Energy Security – Food for Thought

Blog, Energy, Les Routledge

CAUTION – The following post will most likely infuriate Libertarian readers.  Blow back comments are welcome…

Start by reviewing this op ed from the National Post…

Returning to my theme of national security, to me it would be wise to look at incenting auto producers to design vehicles that can be easily switched between multiple types of fuel at minimum cost.  The alternatives should extend beyond ethanol to include propane and natural gas.  While it would not be necessary to include fuel storage in every car for the alternative fuels, it would be a good idea to have the ignition and fuel supply system configured to adjust with ease to alternative types of fuel beyond gasoline.

In the event of a supply disruption, having this capacity to adapt could substantially increase the resiliency of our national economies and improve our national security.

Eventually, I would like to see a migration to hybrid vehicles that could operate off of electricity as well, but the technology is still to expensive to equip most vehicles with that option.  However, it would be nice to think of a vehicle that has a transmission and body design that could accommodate a retro-fit to go to a hybrid system if market conditions warrant instead of having to replace the vehicle fleet.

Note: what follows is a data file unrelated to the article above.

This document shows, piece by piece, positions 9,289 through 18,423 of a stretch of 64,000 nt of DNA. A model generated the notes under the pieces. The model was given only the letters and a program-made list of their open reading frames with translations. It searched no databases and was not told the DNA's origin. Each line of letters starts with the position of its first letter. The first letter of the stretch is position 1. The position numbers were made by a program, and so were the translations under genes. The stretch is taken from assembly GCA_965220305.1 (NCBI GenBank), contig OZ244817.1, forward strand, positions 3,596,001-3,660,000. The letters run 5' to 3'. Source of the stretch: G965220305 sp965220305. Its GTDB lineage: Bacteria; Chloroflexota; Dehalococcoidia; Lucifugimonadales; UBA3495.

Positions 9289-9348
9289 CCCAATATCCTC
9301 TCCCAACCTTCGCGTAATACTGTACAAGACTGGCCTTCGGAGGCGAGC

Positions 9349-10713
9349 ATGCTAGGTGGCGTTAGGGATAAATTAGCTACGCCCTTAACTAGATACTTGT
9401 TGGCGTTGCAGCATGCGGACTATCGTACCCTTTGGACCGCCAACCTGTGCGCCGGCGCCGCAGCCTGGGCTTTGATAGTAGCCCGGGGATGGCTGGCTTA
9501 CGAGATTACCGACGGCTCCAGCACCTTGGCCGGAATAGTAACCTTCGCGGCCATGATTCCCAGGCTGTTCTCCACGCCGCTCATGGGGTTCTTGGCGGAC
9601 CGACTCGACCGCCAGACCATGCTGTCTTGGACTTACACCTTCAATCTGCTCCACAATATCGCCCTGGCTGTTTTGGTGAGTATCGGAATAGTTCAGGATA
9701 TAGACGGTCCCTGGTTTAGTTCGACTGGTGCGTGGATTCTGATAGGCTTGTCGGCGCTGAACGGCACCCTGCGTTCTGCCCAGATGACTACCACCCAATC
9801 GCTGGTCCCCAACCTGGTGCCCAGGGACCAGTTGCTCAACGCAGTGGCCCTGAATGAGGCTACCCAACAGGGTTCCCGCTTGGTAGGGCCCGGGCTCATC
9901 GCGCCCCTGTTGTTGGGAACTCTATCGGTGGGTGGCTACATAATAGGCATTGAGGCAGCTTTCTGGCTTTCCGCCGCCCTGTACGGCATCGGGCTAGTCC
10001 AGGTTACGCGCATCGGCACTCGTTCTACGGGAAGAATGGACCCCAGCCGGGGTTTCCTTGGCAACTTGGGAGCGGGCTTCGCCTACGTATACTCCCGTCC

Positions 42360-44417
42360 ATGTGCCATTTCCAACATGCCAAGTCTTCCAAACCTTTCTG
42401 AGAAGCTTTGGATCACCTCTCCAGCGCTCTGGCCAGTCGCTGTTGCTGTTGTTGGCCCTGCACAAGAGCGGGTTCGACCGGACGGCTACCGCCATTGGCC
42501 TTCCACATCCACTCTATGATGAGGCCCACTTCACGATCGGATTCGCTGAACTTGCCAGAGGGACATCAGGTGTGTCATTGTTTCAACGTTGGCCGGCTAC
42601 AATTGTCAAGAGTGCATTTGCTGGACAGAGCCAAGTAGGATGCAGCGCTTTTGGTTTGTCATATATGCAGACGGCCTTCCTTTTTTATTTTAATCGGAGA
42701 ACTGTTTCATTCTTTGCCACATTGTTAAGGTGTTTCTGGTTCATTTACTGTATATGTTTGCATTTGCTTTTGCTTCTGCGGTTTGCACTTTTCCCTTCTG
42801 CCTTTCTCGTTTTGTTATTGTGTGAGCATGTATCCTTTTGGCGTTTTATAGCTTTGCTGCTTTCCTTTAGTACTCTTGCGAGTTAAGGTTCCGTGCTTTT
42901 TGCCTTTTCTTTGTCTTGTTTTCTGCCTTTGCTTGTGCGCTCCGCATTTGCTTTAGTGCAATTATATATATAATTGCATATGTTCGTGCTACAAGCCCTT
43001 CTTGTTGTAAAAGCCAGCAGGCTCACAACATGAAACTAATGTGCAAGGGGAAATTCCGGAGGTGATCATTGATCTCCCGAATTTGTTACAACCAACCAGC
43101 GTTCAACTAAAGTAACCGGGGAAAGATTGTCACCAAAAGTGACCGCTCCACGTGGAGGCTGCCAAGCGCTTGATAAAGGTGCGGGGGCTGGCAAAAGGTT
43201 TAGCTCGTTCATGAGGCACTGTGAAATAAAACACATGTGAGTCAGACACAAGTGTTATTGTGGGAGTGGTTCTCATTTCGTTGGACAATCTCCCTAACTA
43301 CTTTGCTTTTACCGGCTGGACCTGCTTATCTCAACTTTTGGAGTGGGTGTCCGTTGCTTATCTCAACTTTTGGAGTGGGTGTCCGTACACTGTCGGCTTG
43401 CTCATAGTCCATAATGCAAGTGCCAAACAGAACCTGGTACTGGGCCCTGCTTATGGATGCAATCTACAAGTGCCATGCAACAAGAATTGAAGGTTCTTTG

Larger vehicles like SUV’s, mini-vans and big cars in particular could lend themselves to including in their design a compartment in the body that could accommodate either a battery pack or a natural gas/propane tank.  The concept of adapting the transmission to support an after market addition of an electric drive could also be done at relatively little cost.  Maybe those options would never be used, but it would be like the design of wiring harnesses that are constructed to support all possible options in a new vehicle even if those options are not deployed when the vehicle is initially delivered (e.g. heated seats, in-vehicle televisions, surround sound systems, etc.).

When it comes to national security in general and energy security in particular, I will accept a label of being a policy hawk.  Whether we are talking automobile design standards or the emerging concept of a national energy strategy that simplifies and expedites the construction of energy pipelines and transmission links, I believe it is time to look at national security risks in addition to conventional economic and energy policy.